Turbines and electric generators are the basic components in most methods of generating electricity. Coal, oil, gas, and nuclear, wind, and hydroelectric power plants all use both to create electricity from raw resources or natural power sources. They are commonly confused with each other, since both use rotating parts. Although turbines and generators both transform one kind of energy into another, there are several distinct differences between them.
Types of Energy Used
Turbines capture the kinetic energy of a compressed or moving working substance and transform it into rotational energy. The force can come from steam heated by coal, oil, or nuclear reactions or directly from the force of moving air or water. Generators, by contrast, transform rotational energy into electric current. This rotational energy usually comes from a turbine, although in a wind power system the two parts can be combined, since the wind turns a rotor directly.
A turbine is a purely mechanical device that turns one kind of kinetic energy into another. A generator, by contrast, uses the principle of electromagnetic induction. Discovered by Michael Faraday in 1831, this principle describes the link between electricity and magnetism in which a changing magnetic field creates an electrical current in a conductive material. Induction also works in reverse, with any electrical current creating a magnetic field. Generators use this principle by using the rotational energy from a turbine to spin a coil of conductive wire inside a magnetic field. As the wire spins past the positive and negative poles of the magnet, an alternating current is produced which can then be transmitted across electrical wires.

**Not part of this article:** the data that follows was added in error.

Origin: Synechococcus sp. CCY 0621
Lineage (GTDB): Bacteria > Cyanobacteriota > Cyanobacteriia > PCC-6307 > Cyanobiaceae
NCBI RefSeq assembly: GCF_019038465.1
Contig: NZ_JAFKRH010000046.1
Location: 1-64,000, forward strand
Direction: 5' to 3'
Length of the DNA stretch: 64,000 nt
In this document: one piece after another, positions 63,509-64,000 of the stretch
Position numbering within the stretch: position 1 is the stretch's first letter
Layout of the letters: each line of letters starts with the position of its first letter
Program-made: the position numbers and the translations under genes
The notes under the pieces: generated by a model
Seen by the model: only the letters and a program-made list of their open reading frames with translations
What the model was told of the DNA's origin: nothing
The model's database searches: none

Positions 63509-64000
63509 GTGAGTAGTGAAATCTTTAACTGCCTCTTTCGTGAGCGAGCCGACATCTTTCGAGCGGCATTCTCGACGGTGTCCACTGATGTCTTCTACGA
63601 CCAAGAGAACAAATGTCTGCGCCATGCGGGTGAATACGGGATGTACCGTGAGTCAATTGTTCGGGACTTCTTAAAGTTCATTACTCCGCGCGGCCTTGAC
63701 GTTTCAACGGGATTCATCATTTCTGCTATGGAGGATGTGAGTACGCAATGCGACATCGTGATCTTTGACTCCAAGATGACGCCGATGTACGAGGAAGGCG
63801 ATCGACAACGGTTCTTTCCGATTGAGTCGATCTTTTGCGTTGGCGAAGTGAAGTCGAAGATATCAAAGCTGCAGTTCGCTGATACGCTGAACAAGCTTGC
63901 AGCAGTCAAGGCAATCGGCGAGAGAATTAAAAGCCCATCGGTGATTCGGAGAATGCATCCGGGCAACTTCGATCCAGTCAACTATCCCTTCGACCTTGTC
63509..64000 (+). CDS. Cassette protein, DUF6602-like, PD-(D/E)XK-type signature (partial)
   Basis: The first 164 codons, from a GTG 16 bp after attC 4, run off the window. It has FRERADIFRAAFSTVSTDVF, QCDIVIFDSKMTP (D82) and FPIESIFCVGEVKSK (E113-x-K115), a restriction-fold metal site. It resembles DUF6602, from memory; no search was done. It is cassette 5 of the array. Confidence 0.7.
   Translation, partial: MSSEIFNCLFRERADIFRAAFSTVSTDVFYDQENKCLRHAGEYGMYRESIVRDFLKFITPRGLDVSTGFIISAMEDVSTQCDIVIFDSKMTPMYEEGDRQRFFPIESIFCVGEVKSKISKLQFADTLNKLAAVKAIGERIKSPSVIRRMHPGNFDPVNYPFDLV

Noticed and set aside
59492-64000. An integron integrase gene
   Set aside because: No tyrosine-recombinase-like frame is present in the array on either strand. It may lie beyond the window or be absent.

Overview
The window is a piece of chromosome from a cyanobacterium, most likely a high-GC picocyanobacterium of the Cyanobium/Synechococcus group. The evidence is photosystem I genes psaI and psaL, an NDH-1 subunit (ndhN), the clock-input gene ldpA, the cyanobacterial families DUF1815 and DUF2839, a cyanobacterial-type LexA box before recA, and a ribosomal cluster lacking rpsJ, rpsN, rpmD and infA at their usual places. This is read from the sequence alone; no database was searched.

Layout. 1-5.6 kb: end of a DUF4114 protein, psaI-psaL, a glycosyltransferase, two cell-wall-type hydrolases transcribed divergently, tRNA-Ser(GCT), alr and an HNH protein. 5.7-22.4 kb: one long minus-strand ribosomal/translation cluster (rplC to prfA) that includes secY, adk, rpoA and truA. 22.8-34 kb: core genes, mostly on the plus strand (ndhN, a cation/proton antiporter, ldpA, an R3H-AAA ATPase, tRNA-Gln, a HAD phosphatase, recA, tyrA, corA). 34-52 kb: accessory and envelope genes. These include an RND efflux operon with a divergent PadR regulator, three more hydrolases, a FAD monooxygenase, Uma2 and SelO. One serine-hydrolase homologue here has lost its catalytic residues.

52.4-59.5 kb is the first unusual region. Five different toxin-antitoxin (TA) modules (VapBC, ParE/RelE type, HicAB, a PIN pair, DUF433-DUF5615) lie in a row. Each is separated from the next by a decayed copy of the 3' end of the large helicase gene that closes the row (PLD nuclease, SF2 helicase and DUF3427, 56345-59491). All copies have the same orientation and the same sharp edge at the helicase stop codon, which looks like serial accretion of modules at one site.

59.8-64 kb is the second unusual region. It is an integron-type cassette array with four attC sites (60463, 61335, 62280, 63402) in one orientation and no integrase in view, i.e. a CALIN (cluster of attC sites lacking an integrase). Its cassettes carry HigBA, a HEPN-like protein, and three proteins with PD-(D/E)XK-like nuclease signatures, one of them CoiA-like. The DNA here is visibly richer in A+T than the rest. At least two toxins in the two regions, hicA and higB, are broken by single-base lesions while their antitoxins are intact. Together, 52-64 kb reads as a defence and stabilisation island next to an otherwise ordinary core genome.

Sciencing Video Vault
Turbines are commonly used to provide engine power. Airplane jet engines and nuclear-powered ships use turbines to propel themselves, and gas turbines have been used to power ships, trains, cars and tanks. In all these cases, turbines transform the energy of an ignited fuel directly into mechanical energy that turns a propeller, car wheel, or jet fan. Electrical generators can also power vehicles, but not as efficiently, since electrical energy must be transformed back into mechanical energy using an electric motor before it can turn a wheel or rotor.